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West Virginia Problem Gamblers program cautions parents on pay-to-win features in video games


The Register-Herald

BECKLEY, W.Va. — A West Virginia problem-gambling program is warning parents about potential dangers associated with certain features in video games.

As Christmas lists are oftentimes filled with video games and tech devices, the Problem Gamblers Help Network of West Virginia, which operates West Virginia’s 1-800-GAMBLER program, urges parents to be aware this holiday season about “pay to win” features.

Program Director Jennifer Davis-Walton says many popular video games, such as Counter-Strike: Global Offensive, Overwatch, and Star Wars Battlefront, incorporate these features.

“Loot boxes” are in-app purchases that offer a chance, though not a guarantee, to purchase a sought-after item. These items are presented as a mystery box, which means the player may purchase several boxes and still not receive their desired item.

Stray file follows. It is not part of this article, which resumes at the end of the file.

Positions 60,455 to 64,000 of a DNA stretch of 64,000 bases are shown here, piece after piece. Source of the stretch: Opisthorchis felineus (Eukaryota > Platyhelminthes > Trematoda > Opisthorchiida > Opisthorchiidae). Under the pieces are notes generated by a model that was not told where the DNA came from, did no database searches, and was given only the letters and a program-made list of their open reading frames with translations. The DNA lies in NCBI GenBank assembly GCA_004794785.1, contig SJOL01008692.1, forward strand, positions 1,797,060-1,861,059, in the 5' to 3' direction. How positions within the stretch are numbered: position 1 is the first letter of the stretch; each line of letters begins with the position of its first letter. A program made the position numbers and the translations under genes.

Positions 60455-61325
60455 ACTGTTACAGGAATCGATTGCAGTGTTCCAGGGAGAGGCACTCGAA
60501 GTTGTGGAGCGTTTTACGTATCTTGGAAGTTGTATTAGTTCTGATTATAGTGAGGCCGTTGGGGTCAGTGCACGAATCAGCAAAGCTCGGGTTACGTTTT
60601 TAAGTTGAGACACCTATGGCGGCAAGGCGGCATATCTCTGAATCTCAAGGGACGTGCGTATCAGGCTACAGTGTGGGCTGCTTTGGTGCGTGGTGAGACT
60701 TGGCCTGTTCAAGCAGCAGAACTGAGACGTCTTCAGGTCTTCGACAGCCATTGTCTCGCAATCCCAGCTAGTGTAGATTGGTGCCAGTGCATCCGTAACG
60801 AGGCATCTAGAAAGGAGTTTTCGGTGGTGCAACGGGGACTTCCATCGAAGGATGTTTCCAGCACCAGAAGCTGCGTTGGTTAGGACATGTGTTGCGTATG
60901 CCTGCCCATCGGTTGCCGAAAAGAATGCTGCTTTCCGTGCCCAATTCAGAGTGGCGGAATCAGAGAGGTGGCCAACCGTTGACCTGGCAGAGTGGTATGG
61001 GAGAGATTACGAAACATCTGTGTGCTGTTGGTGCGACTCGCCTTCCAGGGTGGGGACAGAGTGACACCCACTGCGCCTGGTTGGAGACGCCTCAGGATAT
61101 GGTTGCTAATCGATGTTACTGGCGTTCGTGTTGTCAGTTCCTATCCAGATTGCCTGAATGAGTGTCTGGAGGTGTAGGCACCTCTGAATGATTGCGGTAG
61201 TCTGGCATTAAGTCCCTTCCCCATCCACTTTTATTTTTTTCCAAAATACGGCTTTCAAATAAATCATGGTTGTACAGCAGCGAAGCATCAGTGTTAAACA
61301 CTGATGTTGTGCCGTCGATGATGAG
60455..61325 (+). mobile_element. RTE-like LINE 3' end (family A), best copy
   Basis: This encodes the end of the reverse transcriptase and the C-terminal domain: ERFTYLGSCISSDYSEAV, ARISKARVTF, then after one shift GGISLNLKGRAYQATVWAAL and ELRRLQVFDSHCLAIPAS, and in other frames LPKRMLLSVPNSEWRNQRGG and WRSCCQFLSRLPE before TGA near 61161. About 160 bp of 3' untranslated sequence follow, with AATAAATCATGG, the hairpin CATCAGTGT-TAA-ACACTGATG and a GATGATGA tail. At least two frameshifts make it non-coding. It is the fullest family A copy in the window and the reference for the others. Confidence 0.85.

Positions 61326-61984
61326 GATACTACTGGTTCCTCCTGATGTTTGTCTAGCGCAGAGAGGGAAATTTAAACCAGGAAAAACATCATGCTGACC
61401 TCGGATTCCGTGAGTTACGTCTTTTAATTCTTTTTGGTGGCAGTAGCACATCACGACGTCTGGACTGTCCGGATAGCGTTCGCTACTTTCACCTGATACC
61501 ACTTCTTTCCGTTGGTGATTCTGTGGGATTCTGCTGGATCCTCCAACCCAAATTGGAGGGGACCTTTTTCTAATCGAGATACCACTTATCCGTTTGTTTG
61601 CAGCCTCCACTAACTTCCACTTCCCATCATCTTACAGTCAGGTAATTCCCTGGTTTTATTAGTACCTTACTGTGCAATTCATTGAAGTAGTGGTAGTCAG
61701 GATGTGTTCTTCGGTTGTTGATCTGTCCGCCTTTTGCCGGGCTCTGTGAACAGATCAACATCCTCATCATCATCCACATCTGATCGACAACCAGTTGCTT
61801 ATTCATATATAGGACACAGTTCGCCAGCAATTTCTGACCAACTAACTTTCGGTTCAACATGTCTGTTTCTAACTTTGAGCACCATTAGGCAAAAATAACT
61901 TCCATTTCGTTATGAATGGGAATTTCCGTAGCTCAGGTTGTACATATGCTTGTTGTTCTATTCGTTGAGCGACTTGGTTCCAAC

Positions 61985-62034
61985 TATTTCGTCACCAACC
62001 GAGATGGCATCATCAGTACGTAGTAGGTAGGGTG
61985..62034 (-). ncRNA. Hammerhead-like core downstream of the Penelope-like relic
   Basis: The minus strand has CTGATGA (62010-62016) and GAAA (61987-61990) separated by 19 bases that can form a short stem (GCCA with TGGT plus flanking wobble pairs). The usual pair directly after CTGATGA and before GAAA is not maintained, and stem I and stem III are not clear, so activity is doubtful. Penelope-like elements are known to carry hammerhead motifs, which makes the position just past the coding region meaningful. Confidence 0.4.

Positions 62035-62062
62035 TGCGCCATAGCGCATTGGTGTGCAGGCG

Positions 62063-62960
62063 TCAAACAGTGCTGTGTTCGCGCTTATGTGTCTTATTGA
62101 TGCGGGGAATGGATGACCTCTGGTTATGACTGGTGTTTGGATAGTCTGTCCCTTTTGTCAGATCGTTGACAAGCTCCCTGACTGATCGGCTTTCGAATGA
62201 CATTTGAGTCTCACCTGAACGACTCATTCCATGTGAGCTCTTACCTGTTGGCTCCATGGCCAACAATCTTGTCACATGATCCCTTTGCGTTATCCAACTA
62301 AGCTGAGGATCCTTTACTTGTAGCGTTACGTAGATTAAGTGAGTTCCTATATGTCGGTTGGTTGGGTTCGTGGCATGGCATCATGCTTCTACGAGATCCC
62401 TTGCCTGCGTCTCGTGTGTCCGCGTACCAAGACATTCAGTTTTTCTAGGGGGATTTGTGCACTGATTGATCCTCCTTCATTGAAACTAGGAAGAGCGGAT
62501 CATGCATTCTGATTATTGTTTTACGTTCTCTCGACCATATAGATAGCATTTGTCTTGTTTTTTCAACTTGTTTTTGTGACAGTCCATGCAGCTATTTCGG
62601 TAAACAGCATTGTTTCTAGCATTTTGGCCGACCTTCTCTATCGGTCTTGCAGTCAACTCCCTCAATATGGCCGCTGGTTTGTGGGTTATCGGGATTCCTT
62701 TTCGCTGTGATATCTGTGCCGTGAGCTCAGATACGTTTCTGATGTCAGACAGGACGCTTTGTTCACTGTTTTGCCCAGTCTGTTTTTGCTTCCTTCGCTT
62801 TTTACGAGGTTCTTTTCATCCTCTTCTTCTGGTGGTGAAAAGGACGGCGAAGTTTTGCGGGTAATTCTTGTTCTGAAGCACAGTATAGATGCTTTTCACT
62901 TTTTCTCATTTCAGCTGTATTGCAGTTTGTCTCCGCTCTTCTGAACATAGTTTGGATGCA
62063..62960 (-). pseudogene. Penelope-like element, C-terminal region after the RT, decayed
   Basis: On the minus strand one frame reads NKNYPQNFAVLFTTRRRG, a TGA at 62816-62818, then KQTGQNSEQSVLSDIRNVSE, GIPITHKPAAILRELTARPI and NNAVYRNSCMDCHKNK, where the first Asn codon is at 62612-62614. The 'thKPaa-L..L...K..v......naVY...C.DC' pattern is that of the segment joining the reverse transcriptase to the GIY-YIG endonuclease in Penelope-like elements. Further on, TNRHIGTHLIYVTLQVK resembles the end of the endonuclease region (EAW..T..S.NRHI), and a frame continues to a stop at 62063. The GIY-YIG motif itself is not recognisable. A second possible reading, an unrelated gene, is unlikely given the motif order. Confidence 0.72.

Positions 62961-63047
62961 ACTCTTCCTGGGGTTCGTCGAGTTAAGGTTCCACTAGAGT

Davis-Walton says that the intermittent reward system used is similar to the way slot machines are programmed, designed to maximize continuous play. Lawmakers and regulatory bodies in several countries, including the U.S., are examining the legality of the system.

Davis-Walton says that in addition to the money the kids are spending, her concern is that these micro-transactions are reinforcing kids’ need for instant gratification and grooming them for future tendencies toward problem gambling.

She urges parents to monitor the amount of time their kids are spending online, and to take note of the activities in which they are engaging.

She said it’s very important for parents to pay attention to any activities that look like gambling, even if real money isn’t yet being spent, and talk to their kids about it.

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Email: [email protected]; follow on Twitter @WendyHoldren

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